Tonight, Rictor came down to the beach to sit next to me. He placed two bottles of makh into the bonemeal sand between us.

“Margie. How is your night going? Still out looking for silver whales?”

I acknowledged his greeting but refused the drink.

“You and I,” Rictor said as he opened his bottle, “we’re the only ones behind the race. I mean, being single and all. And that’s good. It’s all good.” He took a gulp. “Still, I think you’re awfully pretty.”

He grinned at me. I looked out to sea.

“Did you know,” I said, “that I read poetry in Q’rai? I do. I read Ha’fas, the immortal wordsmith of the classic period. All of it. I dream it. I dream the verses of the Q’rai’ram. Did you know that?”

He laughed. “You’re still angry. Still chasing the dream, Margie? Still chasing the fucking dream.”


“Maybe there are other dreams.”

“Really? What kind of dreams do you have, Rictor?”


“All right. Sam.”

“Well, I dream of what we have reached. I mean, look at it. It’s fantastic. Imagine where we could go. What this planet can offer us. What this fucking world could be for us once we get going. There’s no limit.”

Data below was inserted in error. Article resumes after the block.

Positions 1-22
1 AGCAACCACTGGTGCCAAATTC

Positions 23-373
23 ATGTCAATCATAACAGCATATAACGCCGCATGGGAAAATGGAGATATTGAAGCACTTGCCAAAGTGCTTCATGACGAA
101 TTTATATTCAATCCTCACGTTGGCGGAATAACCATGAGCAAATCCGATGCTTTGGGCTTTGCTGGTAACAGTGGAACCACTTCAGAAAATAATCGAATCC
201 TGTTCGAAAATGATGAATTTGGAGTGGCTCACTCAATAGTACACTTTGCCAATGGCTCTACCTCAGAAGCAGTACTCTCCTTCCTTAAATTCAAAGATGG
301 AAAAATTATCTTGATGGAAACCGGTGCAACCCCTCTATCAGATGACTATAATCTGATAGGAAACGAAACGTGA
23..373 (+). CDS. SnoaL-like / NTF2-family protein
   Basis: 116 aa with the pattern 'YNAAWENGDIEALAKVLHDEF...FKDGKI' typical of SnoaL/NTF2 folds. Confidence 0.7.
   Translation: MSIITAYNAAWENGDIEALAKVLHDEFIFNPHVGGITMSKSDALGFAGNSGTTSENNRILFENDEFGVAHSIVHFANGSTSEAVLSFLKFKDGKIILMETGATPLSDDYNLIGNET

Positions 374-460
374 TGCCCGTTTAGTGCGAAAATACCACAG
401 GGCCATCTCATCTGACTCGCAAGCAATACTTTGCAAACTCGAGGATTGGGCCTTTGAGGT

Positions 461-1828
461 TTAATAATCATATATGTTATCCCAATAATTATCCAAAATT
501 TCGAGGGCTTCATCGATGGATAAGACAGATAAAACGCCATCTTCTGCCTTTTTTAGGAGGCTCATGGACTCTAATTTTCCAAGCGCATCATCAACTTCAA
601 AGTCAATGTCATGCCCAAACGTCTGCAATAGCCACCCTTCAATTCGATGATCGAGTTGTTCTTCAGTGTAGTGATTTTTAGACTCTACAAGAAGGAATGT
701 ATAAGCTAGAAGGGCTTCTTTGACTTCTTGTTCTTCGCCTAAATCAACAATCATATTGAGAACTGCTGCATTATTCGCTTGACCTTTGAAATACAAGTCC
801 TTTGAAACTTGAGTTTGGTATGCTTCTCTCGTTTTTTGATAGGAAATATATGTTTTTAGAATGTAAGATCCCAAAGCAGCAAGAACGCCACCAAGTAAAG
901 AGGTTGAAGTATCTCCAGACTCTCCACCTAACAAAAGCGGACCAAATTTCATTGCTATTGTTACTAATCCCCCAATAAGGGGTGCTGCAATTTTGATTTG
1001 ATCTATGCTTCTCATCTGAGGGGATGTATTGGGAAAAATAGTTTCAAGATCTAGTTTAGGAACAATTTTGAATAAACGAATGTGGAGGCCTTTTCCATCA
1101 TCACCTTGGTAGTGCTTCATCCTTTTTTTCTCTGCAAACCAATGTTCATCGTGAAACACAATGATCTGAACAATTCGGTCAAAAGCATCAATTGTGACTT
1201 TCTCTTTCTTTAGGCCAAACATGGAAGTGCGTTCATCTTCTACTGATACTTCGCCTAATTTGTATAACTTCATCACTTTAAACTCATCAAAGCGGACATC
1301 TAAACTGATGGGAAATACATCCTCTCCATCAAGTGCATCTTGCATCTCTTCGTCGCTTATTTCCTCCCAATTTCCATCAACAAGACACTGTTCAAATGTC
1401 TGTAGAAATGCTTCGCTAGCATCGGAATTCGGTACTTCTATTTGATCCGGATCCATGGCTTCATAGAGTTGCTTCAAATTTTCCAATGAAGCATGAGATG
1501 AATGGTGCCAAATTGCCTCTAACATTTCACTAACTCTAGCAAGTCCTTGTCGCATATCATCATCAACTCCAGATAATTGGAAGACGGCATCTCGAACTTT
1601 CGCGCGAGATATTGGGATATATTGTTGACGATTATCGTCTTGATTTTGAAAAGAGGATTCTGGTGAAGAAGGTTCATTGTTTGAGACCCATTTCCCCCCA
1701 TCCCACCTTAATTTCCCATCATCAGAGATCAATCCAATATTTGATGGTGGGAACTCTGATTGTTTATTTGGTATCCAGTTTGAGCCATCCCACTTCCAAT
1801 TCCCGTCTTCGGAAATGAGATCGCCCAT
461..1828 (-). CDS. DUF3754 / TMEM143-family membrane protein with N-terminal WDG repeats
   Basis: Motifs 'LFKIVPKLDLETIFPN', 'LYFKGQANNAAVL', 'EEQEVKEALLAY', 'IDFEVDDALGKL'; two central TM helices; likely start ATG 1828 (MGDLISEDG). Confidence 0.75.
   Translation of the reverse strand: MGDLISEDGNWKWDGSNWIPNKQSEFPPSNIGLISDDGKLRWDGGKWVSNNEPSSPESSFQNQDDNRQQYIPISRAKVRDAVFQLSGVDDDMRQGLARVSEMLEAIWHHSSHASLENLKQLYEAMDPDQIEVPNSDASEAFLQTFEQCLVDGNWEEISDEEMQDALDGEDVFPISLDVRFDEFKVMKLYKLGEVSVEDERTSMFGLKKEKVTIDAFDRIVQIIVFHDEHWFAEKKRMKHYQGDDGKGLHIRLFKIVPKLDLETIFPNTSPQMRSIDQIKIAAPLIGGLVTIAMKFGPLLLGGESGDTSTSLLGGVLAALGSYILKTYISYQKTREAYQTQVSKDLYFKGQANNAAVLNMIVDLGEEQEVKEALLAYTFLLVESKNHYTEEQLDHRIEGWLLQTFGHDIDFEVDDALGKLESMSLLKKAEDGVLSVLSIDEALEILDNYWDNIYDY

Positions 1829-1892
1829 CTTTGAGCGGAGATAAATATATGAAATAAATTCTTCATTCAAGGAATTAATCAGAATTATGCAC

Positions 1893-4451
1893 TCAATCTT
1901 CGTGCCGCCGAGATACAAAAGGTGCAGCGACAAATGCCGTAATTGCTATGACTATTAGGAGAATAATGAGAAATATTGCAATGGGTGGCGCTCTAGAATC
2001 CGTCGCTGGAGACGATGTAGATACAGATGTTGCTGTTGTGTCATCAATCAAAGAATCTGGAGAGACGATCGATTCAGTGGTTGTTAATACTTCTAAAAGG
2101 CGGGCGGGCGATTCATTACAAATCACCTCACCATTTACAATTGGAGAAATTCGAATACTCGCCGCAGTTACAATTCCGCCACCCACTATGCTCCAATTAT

“That’s it?”

“That’s what?”

“That’s what we came here for?”

“Sure. I mean, that’s why I signed up. Good old Earth was getting a little crowded. Twelve billion and counting. No, baby, this is it. This is the dream. And it’s a damn fine life, while we’re at it.”

I had heard it before. I humoured him and opened the second bottle. We shared a drink.

“You know,” I said, “it wasn’t your fault.”

“What wasn’t my fault?”

“Never mind, Rictor. I figured it out. It was my fault.”


“Sam.” I propped myself up. “I’m going for a little walk.”

“Sounds romantic,” Rictor said. “Can I come?”

I managed a smile, and it was genuine. “Not this time.”

I left him and walked. Under the half-lit sky, along the gentle shore. To where I had hidden the boat.

I had spent weeks making it, a craft that would be able to negotiate the reef and the waves beyond. I had made a sail, and I had stocked the boat with food and fuel cells and blankets and water. I had made oars and a rudder. I had made a map. The map charted the ocean from here to the nearest coast, all two hundred miles of it, from the water stirred by the surface currents that would carry me, to the water moved by the circular winds that would billow my sail. I would name the streams with differences in salination; I would sing the tonal variance for the sea in Nau’q’aa.

And I would carry with me my share of the ocean, oulai’ma’oulai, the most beautiful word of them all.

And I will practise my pronunciation.

Ma’alo, Greetings. Ne’oulau lo nah’u, I mean you no harm.

Martin Ivison is a German-born Canadian living in Vancouver, BC. His publishing history includes four albums of songs for Sony/BMG (as Instant Karma).